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"Inflation expectations are well-contained!" - this is the prayer that Ben Bernanke offers up five times every night to the gods of fiat currency. Unfortunately, slowly but surely, increasing oil prices are encouraging an inflationary mindset to seep into the nation's consciousness even as inflation is all too real in many parts of the global economy (I have earlier cited the double digit inflation rates popping up all over the globe). After struggling for months to get the credit crisis under control by drop-kicking interest rates to firesale levels, and after lending money with anxious abandon, the Federal Reserve is now almost sure to be rewarded with an inflation problem. If the Fed reacts by hiking rates back up all over again, it will crush America's debt-addicted economy before it is able to find a new equilibrium with the current state of credit liquidity. And the worst part? The Federal Reserve will likely be helpless to kill inflationary pressures anyway, at least in the short to intermediate term.
A lot of the building inflationary pressures are global in scope and have less and less to do with American demand. Some of the pressures are structural; after decades of under-investment, we suddenly find a world that is under-prepared to deliver on the resource needs of a wealthier and more aspirational global population. The U.S. economy has been under pressure for at least a year and this has done nothing to stop the steady march in the prices of a broad basket of commodities. The Fed continues to cross its fingers that a slow economy can keep a lid on inflation. The Fed also hopes the economy will next recover and quietly tip-toe around the slumbering beast of inflation. I think this scenario could be considered the close cousin of the "Goldilocks economy." For at least two years, I have written periodically about "slowing growth and persistent inflation" as a euphemism for stagflation, and it seems we are finally reaching the point of collective recognition of the problem. For example, for several weeks, CNBC has been running stories under the banner of "inflation nation." In CNBC's latest segment under this theme, CNBC guests and pundits try to answer the question "how long can the Fed be patient [with inflation]?"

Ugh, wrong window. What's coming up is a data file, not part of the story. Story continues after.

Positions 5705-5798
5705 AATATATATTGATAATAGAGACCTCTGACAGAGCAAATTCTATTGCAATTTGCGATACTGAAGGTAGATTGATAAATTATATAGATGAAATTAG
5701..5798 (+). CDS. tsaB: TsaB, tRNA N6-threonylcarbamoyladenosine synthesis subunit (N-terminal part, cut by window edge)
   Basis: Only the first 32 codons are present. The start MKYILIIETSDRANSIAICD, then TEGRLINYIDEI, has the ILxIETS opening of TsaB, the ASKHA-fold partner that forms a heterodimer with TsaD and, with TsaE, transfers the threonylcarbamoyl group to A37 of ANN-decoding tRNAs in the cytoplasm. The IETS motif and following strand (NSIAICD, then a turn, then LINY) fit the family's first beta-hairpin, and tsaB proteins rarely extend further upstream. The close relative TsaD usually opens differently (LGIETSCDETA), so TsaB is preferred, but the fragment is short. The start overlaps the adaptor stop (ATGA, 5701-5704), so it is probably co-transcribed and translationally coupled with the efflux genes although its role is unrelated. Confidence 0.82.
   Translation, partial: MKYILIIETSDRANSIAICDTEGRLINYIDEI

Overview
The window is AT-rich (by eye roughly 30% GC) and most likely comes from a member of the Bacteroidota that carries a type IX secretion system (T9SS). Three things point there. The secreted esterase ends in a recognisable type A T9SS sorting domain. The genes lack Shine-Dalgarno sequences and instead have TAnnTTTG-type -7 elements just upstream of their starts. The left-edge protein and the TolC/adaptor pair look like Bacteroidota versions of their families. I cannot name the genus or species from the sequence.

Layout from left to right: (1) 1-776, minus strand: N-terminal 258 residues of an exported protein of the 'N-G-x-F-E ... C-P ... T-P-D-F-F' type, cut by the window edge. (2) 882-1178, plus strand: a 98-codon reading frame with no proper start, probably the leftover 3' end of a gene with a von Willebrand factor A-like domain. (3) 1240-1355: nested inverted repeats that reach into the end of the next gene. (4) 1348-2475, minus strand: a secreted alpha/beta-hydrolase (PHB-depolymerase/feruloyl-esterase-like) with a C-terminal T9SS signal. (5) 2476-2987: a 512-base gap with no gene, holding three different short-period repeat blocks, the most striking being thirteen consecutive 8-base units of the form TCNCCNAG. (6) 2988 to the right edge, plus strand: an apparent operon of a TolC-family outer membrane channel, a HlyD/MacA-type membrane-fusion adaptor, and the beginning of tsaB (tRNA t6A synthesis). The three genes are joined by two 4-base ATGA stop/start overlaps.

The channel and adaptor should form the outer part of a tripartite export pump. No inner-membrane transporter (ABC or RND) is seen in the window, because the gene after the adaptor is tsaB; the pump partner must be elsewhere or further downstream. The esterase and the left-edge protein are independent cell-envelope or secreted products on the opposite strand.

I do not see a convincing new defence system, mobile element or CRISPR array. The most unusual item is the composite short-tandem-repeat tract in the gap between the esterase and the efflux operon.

Fueling an Inflation Crisis
In the U.S., oil is the major culprit contributing to an inflationary mindset. The relentless march of oil upwards has defied all expectations that any day now oil will reverse and go back to $70 or $80 (I think folks have finally stopped waiting for $40 and $50 oil to return). After scoffing at Goldman Sachs's prediction of $100 oil several years ago, folks now read Goldman's predictions of $150 to $200 oil with nervously knowing eyes. I think it is no accident that Federal Express (FDX) finally cried uncle soon after this report and lowered its earnings guidance again citing soaring fuel prices and a stubbornly weak economy:
"MEMPHIS, Tenn., May 9, 2008 ... FedEx Corp. (NYSE: FDX) today announced that earnings for the fourth quarter ending May 31, 2008 are expected to be in the range of $1.45 to $1.50 per diluted share, compared to the previous forecast of $1.60 to $1.80. Since we provided earnings guidance for the fourth quarter in March when the crude oil price was slightly above $100 per barrel, our estimated fuel costs for the quarter have increased more than 7 percent, or $100 million from our previous estimate, and the weak economy has restrained demand for U.S. domestic express package and LTL freight services," said Alan B. Graf, Jr., FedEx Corp. executive vice president and chief financial officer. "While we have dynamic fuel surcharges in place, they cannot keep pace in the short-term with rapidly rising fuel prices. This revised outlook assumes no additional increases to the current fuel price environment and no further weakening of the economy."
FDX is doing its best to hope against hope that inflationary pressures will soon cease. But note well that from this point on, more fuel inflation will further hinder profitability. Also note well that FDX has no expectation for a strong second half, just hopes that the economy does not get even worse. You can bet that all across the landscape of oil-sensitive industries, over-optimistic investors will begin to bid stock prices back down. Analysts will soon reluctantly scale back optimistic expectations for earnings growth in the second half. We still do not yet know how high gas prices need to get to impact significantly aggregate consumer behavior, but $4 gas may provide such a tripping point